Mashups, SOA and Cloud Computing

It’s almost impossible to be around technology people for very long before one of them uses the words “Mashup,” “SOA” or “Cloud Computing.” When this happens to me, I usually smile and spend at least some of the time wondering why the audio portion of my brain disconnected again. Maybe it’s distracted by my visual cortex which almost immediately starts flashing a little neon sign that alternates between “get to the bottom line,” “is this for real this time?” and “can this do something for the business?”

I work around a lot of technologists, so I get a lot of technology buzz words hurled at me. I’ve gotten pretty good at reading between the lines to what they are really trying to say to me, but I have to admit that as I get older, my patience declines.

Today, I’m writing this both as a way to thank those technology weenies – in truth, we’d be suffering without them, and to lead into what I believe is an indication that technology is finally about to deliver on its promise.

I’ve embedded two videos below. Taken together, I think they summarize the technical portions of where the weenies (I mean this lovingly) are today.

I’m excited by this for a number of really good reasons: 1. We spend WAY too much on big central programs today that no longer have to exist in their Byzantine state – sucking resources from other needed programs and making us all feel guilty for pouring good money after bad. 2. entrepreneurial technology savvy problem solvers can now mix and match technical “building blocks” in ways that allow them to solve real problems in real time without breaking the bank or setting off security bombs. For them, agility is finally within reach.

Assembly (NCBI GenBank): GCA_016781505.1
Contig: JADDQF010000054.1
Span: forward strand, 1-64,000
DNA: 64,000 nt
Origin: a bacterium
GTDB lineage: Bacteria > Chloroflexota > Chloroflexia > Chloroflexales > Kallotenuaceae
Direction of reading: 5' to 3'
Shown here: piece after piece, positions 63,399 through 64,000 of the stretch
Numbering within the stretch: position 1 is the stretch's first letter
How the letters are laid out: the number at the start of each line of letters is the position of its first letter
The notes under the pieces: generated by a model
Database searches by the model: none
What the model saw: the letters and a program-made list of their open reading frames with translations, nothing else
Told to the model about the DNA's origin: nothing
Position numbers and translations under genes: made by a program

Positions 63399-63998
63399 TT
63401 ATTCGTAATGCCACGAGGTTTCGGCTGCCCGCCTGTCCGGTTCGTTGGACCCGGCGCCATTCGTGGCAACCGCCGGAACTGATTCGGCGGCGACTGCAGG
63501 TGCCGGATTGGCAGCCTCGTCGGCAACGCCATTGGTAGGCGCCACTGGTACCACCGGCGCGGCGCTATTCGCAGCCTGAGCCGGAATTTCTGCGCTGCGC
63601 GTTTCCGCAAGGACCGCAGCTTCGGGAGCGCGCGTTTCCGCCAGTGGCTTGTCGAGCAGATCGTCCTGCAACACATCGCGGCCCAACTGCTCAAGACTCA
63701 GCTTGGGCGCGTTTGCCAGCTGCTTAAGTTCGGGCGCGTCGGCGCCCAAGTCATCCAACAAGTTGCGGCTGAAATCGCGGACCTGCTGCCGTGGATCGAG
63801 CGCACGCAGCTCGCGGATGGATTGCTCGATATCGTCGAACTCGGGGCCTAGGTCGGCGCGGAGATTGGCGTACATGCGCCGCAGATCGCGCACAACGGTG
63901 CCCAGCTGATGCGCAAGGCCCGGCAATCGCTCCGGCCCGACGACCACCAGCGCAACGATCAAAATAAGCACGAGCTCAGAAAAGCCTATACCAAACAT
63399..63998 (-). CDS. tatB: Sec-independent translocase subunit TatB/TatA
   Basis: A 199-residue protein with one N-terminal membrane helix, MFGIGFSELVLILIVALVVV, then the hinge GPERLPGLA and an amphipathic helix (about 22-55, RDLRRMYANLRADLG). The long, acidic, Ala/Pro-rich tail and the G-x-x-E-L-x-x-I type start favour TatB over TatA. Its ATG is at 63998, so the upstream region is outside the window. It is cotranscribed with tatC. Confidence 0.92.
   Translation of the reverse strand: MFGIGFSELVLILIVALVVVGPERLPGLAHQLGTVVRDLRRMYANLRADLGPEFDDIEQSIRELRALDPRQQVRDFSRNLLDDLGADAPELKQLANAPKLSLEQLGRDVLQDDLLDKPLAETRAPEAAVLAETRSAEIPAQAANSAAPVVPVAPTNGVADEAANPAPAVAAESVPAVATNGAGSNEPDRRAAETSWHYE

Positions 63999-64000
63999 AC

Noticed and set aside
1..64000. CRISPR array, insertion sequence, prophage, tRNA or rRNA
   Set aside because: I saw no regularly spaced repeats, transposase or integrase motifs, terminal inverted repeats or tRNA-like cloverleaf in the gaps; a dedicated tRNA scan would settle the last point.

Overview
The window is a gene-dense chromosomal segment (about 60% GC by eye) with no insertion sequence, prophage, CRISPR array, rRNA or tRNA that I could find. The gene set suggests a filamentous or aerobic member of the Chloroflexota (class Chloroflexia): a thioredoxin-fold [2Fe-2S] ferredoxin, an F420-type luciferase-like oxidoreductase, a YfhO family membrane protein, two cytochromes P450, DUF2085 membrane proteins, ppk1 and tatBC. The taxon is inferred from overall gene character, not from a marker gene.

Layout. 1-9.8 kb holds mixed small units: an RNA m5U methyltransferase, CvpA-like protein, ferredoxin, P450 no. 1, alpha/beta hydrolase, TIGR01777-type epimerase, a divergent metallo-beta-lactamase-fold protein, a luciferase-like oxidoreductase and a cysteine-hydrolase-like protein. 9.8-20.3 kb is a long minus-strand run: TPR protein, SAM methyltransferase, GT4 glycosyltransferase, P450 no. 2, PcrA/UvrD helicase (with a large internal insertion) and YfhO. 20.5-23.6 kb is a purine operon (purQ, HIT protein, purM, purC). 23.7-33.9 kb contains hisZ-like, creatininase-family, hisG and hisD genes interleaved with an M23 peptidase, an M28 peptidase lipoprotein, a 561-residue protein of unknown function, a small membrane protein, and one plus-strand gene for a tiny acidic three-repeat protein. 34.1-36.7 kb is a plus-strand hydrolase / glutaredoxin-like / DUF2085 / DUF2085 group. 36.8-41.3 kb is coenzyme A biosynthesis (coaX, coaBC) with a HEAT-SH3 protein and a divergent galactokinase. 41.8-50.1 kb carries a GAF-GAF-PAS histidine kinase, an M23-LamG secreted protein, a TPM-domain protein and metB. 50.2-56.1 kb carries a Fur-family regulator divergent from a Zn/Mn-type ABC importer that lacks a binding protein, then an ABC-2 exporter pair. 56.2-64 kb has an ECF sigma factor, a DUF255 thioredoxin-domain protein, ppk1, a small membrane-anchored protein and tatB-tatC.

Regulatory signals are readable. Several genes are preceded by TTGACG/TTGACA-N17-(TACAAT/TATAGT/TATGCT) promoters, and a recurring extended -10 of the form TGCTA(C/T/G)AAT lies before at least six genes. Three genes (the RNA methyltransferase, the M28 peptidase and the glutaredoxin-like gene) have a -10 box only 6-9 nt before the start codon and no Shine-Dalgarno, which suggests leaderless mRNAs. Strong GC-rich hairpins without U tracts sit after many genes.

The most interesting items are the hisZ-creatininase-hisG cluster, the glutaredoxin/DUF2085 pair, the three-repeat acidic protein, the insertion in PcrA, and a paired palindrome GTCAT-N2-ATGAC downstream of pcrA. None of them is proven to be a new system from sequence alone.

Video # 1 is mostly about mashups, but the folks at JackBe do a great job explaining what these are and what SOA is about. With a little imagination, I was able to see at least a dozen ways that I could put these to work in an enterprise – and I bet if I did the math, that I could see hundreds of millions (I am not exaggerating) worth of tax payer savings as a result of employing this technology in lieu of the Byzantine central systems we have deployed (or have been trying to deploy) today. I could see, for example, being able to make financial data available in a mashup from legacy data sources to business leaders and decision makers throughout the DoD relatively easily. I could see sharing medical data (with the proper security service at work) with doctors between the VA and the DoD – with the DoD and managed care (civilian) providers. What possibilities do you see?

This second video (thanks to Henry Brown for posting to GovLoop) talks more about “Cloud Computing.” This version of the cloud computing discussion might be useful in thinking of new ways to budget for IT services in the future. Presuming we are capable of making the transition to mashups and a cloud computing model, how much might we save? You decide.

I’m not suggesting that we got it all wrong and need to throw away all that we’ve done in past years. I am suggesting that technology is evolving faster that we are. By the time we get some Byzantine system deployed, technology guru’s will be looking back at us, shaking their heads and maybe feeling sorry for us. We should be stacking these lighter, more efficient design models against our battleship design models and see what happens. The ingredients to do this already exist. We can only win for trying.

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